The Nature of Dark Matter in Elliptical Galaxies: Chandra X-ray Observatory Observations of NGC 4636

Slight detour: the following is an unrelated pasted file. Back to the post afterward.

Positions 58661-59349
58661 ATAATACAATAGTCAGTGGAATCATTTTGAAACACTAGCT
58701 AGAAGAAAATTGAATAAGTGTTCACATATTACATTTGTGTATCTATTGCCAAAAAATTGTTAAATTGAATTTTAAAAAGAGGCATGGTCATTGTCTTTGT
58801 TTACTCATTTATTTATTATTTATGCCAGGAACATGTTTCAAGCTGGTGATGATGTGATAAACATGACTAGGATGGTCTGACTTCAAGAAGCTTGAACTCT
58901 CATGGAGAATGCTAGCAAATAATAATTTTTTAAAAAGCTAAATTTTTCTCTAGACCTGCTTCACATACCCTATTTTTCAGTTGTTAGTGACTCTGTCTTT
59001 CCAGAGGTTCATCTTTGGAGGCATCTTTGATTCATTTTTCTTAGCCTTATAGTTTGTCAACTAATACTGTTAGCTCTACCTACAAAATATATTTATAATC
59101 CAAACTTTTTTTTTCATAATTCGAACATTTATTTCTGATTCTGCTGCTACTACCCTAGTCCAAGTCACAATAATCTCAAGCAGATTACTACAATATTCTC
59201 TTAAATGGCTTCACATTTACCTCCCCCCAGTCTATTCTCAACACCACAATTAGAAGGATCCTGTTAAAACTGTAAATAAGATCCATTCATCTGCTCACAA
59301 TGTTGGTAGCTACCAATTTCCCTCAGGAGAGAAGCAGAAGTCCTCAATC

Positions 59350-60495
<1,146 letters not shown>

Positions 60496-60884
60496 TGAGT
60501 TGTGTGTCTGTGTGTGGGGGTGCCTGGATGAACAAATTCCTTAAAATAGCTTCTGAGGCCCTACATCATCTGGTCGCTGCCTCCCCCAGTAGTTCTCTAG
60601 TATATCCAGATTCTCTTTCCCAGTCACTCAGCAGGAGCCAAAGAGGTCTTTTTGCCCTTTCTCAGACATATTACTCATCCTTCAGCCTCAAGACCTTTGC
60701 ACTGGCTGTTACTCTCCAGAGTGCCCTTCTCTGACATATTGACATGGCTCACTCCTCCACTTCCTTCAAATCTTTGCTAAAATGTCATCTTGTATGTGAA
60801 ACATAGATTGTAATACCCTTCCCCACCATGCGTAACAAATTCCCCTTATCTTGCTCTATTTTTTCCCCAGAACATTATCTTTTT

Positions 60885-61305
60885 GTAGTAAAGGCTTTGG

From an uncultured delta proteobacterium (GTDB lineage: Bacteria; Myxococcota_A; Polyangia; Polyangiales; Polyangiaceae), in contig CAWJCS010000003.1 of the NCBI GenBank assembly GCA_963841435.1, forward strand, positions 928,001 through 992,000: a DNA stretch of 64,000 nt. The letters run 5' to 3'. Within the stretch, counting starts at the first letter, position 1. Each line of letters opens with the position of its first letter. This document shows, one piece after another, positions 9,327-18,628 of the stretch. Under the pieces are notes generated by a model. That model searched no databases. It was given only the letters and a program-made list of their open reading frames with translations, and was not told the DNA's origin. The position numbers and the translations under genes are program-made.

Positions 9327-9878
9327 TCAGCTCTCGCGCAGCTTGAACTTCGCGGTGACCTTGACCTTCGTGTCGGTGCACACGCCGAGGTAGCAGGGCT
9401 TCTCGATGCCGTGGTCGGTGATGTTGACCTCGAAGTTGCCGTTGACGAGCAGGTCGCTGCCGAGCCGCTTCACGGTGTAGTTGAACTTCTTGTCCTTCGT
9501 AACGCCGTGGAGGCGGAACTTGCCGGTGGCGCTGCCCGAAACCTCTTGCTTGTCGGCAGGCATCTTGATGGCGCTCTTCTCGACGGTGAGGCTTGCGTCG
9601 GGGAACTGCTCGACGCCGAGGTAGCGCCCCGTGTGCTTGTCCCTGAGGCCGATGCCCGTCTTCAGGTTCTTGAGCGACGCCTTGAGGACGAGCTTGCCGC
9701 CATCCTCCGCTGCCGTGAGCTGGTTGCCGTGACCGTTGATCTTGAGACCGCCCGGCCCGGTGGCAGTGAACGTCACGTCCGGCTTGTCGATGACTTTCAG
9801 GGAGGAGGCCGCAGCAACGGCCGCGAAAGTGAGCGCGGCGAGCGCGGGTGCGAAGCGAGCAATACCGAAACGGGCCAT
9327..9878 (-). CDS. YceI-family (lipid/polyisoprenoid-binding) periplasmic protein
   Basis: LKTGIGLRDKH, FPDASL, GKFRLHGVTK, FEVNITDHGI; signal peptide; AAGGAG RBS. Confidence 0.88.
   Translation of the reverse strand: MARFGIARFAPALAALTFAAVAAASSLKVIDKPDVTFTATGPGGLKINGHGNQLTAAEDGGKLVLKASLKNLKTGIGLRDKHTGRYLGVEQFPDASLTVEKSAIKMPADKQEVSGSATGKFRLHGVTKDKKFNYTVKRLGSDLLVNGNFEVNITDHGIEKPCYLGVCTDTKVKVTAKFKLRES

We determine the total enclosed mass profile from 0.7 to 35 kpc in the elliptical galaxy NGC 4636 based on the hot interstellar medium temperature profile measured using the Chandra X-ray Observatory, and other X-ray and optical data. The total mass increases as radius to the power 1.2 to a good approximation over this range in radii, attaining a total of 1.5 trillion solar masses (corresponding to a mass-to-light ratio of 40 solar masses per solar visual luminosity) at 35 kpc. We find that at least half, and as much as 80%, of the mass within the optical half-light radius is non-luminous, implying that NGC 4636 has an exceptionally low baryon fraction. The large inferred dark matter concentration and central dark matter density, consistent with the upper end of the range expected for standard cold dark matter halos, imply that mechanisms proposed to explain low dark matter densities in less massive galaxies (e.g., self-interacting dark matter, warm dark matter, explosive feedback) are not effective in elliptical galaxies (and presumably, by extension, in galaxy clusters). The composite (black hole, stars, and dark matter) mass distribution has a generally steep slope with no core, consistent with gravitational lensing studies.